Getting to that point isn’t easy, and the precise way her journey is depicted is crucial. A police officer at the hospital is the first to cast doubt on Marina’s identity, demanding to see her ID when he’s unsatisfied by the name she offers. Her legal name change, as she explains, is still pending—a humiliating, all-too-familiar setback, and one many trans people have to contend with even when their social transition is well underway. But her birth name isn’t spoken here, and Marina is no less of a woman in the audience’s eyes for not having cleared this arbitrary bureaucratic barrier.
Perhaps most unusually for a film about a trans person, we don’t know whether she’s had any kind of gender confirmation surgery. This isn’t for lack of inquiry: Orlando’s son, Bruno, demands to know whether she’s had “the operation,” claiming that without that knowledge, he can’t know what she is. Marina holds her ground, refusing to disclose, and the film pointedly avoids satisfying Bruno’s voyeuristic fascination. Later, when the detective from the Sexual Offenses Unit insists that Marina be photographed naked, we see the investigator’s eyes dart down, but Lelio’s camera doesn’t follow.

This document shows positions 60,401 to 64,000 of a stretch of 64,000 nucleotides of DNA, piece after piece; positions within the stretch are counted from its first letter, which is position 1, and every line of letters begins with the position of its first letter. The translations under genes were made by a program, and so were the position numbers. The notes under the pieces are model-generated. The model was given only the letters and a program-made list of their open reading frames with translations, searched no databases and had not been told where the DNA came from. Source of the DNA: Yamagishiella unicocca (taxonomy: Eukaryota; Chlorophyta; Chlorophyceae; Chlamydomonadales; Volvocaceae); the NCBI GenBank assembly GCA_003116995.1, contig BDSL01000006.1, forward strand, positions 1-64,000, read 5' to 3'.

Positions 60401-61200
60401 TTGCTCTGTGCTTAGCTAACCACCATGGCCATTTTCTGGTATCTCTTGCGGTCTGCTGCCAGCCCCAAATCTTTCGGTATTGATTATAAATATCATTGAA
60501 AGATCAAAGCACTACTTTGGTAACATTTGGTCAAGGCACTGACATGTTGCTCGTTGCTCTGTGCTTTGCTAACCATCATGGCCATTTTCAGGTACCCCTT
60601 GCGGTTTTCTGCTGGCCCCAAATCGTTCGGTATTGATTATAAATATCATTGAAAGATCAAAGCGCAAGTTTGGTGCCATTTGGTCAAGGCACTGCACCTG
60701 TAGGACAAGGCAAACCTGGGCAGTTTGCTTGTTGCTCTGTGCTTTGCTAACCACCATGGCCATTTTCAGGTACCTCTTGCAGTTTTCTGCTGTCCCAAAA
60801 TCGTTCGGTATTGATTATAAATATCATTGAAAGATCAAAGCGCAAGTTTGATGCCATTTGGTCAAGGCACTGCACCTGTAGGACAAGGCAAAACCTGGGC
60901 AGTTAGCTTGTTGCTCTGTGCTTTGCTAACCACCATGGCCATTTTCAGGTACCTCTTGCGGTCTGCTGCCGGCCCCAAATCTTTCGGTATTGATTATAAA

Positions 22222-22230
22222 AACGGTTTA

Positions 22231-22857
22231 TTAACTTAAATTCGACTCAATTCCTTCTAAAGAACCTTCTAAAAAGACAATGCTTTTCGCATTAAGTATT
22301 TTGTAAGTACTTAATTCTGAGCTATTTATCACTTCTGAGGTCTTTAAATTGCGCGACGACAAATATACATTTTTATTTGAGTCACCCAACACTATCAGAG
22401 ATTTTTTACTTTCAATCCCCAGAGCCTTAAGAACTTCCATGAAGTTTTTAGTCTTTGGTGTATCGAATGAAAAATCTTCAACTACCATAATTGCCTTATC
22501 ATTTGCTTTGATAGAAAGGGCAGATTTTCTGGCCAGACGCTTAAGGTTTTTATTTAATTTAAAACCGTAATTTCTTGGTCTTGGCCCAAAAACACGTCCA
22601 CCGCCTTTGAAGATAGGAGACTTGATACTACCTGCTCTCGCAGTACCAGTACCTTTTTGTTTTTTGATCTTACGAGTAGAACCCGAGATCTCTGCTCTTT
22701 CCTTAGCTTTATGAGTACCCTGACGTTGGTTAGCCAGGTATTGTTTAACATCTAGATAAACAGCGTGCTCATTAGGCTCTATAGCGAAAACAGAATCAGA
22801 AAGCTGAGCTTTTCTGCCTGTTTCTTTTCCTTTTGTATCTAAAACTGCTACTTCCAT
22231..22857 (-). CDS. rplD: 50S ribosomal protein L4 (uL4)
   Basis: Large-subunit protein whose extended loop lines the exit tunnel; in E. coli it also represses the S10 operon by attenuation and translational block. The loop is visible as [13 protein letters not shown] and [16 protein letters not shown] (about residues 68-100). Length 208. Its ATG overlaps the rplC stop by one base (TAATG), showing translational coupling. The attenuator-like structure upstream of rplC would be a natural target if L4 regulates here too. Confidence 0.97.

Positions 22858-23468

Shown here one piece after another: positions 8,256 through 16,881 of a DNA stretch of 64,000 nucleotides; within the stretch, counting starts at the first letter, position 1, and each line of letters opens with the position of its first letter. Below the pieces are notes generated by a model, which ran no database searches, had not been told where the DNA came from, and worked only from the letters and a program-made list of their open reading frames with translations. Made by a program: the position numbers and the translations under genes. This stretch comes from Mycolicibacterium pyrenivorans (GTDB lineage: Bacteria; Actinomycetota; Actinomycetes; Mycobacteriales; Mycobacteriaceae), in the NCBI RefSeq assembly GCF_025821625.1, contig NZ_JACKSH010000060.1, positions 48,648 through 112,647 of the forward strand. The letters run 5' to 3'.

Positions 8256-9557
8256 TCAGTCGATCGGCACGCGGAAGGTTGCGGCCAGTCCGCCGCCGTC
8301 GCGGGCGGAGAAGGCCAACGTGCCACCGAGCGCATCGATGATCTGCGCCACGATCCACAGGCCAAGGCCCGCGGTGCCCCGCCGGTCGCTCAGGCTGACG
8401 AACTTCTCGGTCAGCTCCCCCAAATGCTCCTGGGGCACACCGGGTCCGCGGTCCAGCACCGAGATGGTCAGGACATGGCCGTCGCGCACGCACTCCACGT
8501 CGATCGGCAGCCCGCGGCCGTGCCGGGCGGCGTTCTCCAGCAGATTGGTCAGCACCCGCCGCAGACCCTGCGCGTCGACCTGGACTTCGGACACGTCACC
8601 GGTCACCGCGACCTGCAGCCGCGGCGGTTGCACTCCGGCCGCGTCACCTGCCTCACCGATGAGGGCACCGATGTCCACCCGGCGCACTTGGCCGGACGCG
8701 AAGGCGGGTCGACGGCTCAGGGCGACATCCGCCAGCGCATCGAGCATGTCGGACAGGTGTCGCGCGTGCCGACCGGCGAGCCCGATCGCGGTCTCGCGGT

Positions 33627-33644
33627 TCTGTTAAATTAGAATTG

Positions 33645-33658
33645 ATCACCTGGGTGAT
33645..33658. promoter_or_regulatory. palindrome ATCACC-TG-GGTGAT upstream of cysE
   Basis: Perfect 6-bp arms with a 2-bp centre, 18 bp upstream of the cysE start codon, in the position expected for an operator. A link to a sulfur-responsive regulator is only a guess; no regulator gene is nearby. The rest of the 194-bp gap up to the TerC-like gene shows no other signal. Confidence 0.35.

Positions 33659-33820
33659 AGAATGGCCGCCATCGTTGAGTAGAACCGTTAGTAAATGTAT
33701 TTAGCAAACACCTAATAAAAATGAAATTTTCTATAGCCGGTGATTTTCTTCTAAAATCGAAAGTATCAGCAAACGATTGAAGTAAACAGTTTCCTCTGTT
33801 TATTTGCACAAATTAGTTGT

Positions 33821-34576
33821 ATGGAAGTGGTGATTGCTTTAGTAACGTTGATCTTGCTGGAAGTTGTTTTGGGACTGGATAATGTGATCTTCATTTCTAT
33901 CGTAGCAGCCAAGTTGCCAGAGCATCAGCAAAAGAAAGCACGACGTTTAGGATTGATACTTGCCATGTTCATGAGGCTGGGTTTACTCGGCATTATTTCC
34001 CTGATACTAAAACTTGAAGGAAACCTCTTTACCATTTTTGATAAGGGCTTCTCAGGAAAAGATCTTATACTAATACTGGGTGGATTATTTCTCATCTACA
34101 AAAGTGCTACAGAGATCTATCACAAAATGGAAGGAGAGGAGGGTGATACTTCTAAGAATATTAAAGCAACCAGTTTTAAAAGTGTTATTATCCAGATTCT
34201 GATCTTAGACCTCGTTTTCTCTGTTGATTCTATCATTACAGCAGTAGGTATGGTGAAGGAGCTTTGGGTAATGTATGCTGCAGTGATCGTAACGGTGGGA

Ultimately, the cruelty and preposterousness of those who deny her identity is made plain. They’re the villains of this story. And Lelio’s careful, compassionate framing never suggests that we should see her as anything other than what she is and has always been, irrespective of law or anatomy: a woman.
All of this is important because “proving” one’s gender really is a process overburdened by protocol. In America, just changing your name means hundreds of dollars in fees and a day in court, and updating documents afterward is equally arduous. The wait times and costs associated with surgery and hormone therapy are even more outrageous—and often necessary if you want to alter the gender marker on your ID, despite the fact that not every trans person has the resources or inclination to pursue medical transition.